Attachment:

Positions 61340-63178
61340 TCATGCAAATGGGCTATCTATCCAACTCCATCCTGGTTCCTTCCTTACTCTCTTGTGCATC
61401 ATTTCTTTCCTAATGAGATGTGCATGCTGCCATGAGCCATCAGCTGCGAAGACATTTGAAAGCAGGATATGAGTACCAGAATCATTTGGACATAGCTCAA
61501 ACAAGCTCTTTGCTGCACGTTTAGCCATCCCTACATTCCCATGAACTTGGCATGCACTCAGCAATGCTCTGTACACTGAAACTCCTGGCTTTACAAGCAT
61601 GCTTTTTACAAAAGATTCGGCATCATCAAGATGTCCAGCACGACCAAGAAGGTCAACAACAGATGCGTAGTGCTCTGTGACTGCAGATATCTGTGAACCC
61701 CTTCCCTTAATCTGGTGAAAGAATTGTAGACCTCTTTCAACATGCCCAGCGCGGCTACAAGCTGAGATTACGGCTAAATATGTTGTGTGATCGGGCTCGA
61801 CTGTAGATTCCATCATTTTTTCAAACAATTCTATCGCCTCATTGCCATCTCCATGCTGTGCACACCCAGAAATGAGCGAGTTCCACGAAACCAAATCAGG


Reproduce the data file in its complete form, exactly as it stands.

Positions 61340-63178
61340 TCATGCAAATGGGCTATCTATCCAACTCCATCCTGGTTCCTTCCTTACTCTCTTGTGCATC
61401 ATTTCTTTCCTAATGAGATGTGCATGCTGCCATGAGCCATCAGCTGCGAAGACATTTGAAAGCAGGATATGAGTACCAGAATCATTTGGACATAGCTCAA
61501 ACAAGCTCTTTGCTGCACGTTTAGCCATCCCTACATTCCCATGAACTTGGCATGCACTCAGCAATGCTCTGTACACTGAAACTCCTGGCTTTACAAGCAT
61601 GCTTTTTACAAAAGATTCGGCATCATCAAGATGTCCAGCACGACCAAGAAGGTCAACAACAGATGCGTAGTGCTCTGTGACTGCAGATATCTGTGAACCC
61701 CTTCCCTTAATCTGGTGAAAGAATTGTAGACCTCTTTCAACATGCCCAGCGCGGCTACAAGCTGAGATTACGGCTAAATATGTTGTGTGATCGGGCTCGA
61801 CTGTAGATTCCATCATTTTTTCAAACAATTCTATCGCCTCATTGCCATCTCCATGCTGTGCACACCCAGAAATGAGCGAGTTCCACGAAACCAAATCAGG